Abu Dhabi, UAESaturday 8 August 2020

Money & Me: Romanian in Dubai has the future mapped out

Romanian entrepreneur, Adriana Usvat, made lifestyle cut backs when she set up her business in 2008 to ensure she could still afford to pay the bills.
Adriana Usvat carefully analyses all her spending decisions. Reem Mohammed / The National
Adriana Usvat carefully analyses all her spending decisions. Reem Mohammed / The National

Adriana Usvat is the managing partner at FLC Group, a Dubai-based marketing services agency. Before setting up FLC Group in 2008, the Romanian, 39, worked for a Russian oil company across several countries. Ms Usvat moved to the UAE 14 years ago and currently lives in Dubai.

How did your upbringing shape your attitude towards money?

I was raised in Romania and was a happy child. My parents gave me lots of love and asked me to work hard for everything I wanted. I had weekly tasks from my first grade and received a weekly allowance to do what I wanted with. I started buying my own clothes at the age of seven. It made sense to me and still does – it was the perfect combination of hard work and reaping the rewards. I try to apply the same principle today in my company.

How much did you get paid for your first job?

I remember my first official job fondly. I was 18 at the time. My dad allowed me to work as a stockbroker, as long as I managed to maintain my scholarship at university. My salary would have probably been US$100 to $150 per month. The experience, however, was priceless.

Are you a spender or saver?

There is absolutely no doubt I am a saver. I like investing and multiplying money. I also enjoy spending part of what I have earned from different investments. Rewarding yourself is always good.

What is your philosophy towards money?

I was in Romania during the revolution in 1989 when my country was freed from communism. I was still a kid, however I remember everything: standing in huge lines to buy food and the empty supermarkets. I also remember people being positive despite the situation. This has shaped my character. We had no maids and we were home alone while our parents were at work trying to earn a living. Today I would never stand in a line to enter a club or disco because for me lines are associated with necessities, not with the mere need to have fun.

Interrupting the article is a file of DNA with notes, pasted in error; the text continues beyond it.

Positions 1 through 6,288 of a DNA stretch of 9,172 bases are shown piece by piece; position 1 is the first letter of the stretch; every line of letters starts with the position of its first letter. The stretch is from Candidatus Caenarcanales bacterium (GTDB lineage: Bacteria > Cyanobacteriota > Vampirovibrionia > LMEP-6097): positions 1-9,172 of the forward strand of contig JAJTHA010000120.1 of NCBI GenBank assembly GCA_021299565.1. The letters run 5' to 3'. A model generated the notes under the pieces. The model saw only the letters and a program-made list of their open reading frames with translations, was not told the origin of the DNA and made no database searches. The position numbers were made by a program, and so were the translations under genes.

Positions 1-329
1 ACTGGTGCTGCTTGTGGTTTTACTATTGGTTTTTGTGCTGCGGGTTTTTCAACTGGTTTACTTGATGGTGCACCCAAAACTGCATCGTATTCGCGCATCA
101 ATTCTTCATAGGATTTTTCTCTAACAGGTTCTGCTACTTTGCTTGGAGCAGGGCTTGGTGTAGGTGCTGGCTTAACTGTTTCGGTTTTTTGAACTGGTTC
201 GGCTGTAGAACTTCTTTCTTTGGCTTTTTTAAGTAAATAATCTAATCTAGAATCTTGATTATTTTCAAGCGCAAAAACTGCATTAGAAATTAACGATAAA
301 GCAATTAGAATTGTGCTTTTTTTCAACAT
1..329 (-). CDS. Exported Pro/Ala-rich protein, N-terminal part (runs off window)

Have you ever had a month where you feared you could not pay the bills?

Fear paralyses us and is unconstructive. I was worried, yes. When we opened the business back in 2008, I had a car loan, a mortgage to pay, a business to develop and no salary. I decided to move out of my apartment and live with a friend; I rented out my apartment and let the income pay for the mortgage. With one thing off the list, I could concentrate more on the business. One year later, I moved back into my apartment.

Where do you save your money?

In a mixed portfolio of bonds, shares, real estate and lately I’ve been looking at gold.

Do you prefer paying by credit card or in cash?

Credit card and I pay before the due date. This way I can benefit from the cash back.

What has been your best investment?

Investing in myself, be it in my education, leisure, passions or peace of mind.

What do you most regret spending money on?

I have always tried to live a life with no regrets. I carefully analyse all my expenditures, knowing when to invest or when to simply splurge.

What financial advice would you offer your younger self?

Spend more on yourself, that is more on education, more on travel, more on experiencing things and broadening your horizons.

Do you have a plan for the future?

Yes, and it is perfectly mapped out. I have a vision board in front of my bed so that I see it every day. I review it weekly to see which element I have not managed to focus on yet.

If you won Dh1 million, what would you do with it?

I’d work on further diversifying my investment portfolio by investing more in stocks as well as a new property, probably somewhere in Europe.


Updated: June 2, 2017 04:00 AM



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